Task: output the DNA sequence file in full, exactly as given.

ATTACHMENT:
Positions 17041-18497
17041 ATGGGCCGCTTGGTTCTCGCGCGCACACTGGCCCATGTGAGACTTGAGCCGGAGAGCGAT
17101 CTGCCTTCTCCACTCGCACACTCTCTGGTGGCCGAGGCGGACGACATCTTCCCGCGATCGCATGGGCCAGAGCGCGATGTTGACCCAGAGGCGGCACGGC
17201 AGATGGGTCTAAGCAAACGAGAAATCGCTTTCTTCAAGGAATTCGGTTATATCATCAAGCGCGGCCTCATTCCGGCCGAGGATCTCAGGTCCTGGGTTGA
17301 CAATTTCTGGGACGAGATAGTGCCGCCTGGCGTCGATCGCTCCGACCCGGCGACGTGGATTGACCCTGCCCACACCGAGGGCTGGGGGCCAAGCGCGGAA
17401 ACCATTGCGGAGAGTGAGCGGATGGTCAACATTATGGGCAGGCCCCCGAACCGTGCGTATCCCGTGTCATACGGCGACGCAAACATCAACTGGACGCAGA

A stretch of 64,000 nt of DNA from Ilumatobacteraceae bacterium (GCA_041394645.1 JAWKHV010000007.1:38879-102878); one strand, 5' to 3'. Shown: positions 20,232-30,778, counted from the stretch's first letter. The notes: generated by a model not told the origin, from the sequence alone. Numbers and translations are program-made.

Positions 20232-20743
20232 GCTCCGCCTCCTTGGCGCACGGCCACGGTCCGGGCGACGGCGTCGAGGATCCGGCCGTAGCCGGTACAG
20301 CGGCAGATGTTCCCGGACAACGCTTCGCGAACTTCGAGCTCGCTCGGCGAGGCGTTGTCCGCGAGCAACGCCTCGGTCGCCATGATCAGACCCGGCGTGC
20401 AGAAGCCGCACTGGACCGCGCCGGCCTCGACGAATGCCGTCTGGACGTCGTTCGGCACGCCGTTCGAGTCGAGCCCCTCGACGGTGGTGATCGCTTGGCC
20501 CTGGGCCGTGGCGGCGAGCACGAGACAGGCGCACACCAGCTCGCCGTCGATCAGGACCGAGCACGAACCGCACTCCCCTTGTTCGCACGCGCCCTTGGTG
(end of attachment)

Positions 17041-18497
17041 ATGGGCCGCTTGGTTCTCGCGCGCACACTGGCCCATGTGAGACTTGAGCCGGAGAGCGAT
17101 CTGCCTTCTCCACTCGCACACTCTCTGGTGGCCGAGGCGGACGACATCTTCCCGCGATCGCATGGGCCAGAGCGCGATGTTGACCCAGAGGCGGCACGGC
17201 AGATGGGTCTAAGCAAACGAGAAATCGCTTTCTTCAAGGAATTCGGTTATATCATCAAGCGCGGCCTCATTCCGGCCGAGGATCTCAGGTCCTGGGTTGA
17301 CAATTTCTGGGACGAGATAGTGCCGCCTGGCGTCGATCGCTCCGACCCGGCGACGTGGATTGACCCTGCCCACACCGAGGGCTGGGGGCCAAGCGCGGAA
17401 ACCATTGCGGAGAGTGAGCGGATGGTCAACATTATGGGCAGGCCCCCGAACCGTGCGTATCCCGTGTCATACGGCGACGCAAACATCAACTGGACGCAGA

A stretch of 64,000 nt of DNA from Ilumatobacteraceae bacterium (GCA_041394645.1 JAWKHV010000007.1:38879-102878); one strand, 5' to 3'. Shown: positions 20,232-30,778, counted from the stretch's first letter. The notes: generated by a model not told the origin, from the sequence alone. Numbers and translations are program-made.

Positions 20232-20743
20232 GCTCCGCCTCCTTGGCGCACGGCCACGGTCCGGGCGACGGCGTCGAGGATCCGGCCGTAGCCGGTACAG
20301 CGGCAGATGTTCCCGGACAACGCTTCGCGAACTTCGAGCTCGCTCGGCGAGGCGTTGTCCGCGAGCAACGCCTCGGTCGCCATGATCAGACCCGGCGTGC
20401 AGAAGCCGCACTGGACCGCGCCGGCCTCGACGAATGCCGTCTGGACGTCGTTCGGCACGCCGTTCGAGTCGAGCCCCTCGACGGTGGTGATCGCTTGGCC
20501 CTGGGCCGTGGCGGCGAGCACGAGACAGGCGCACACCAGCTCGCCGTCGATCAGGACCGAGCACGAACCGCACTCCCCTTGTTCGCACGCGCCCTTGGTG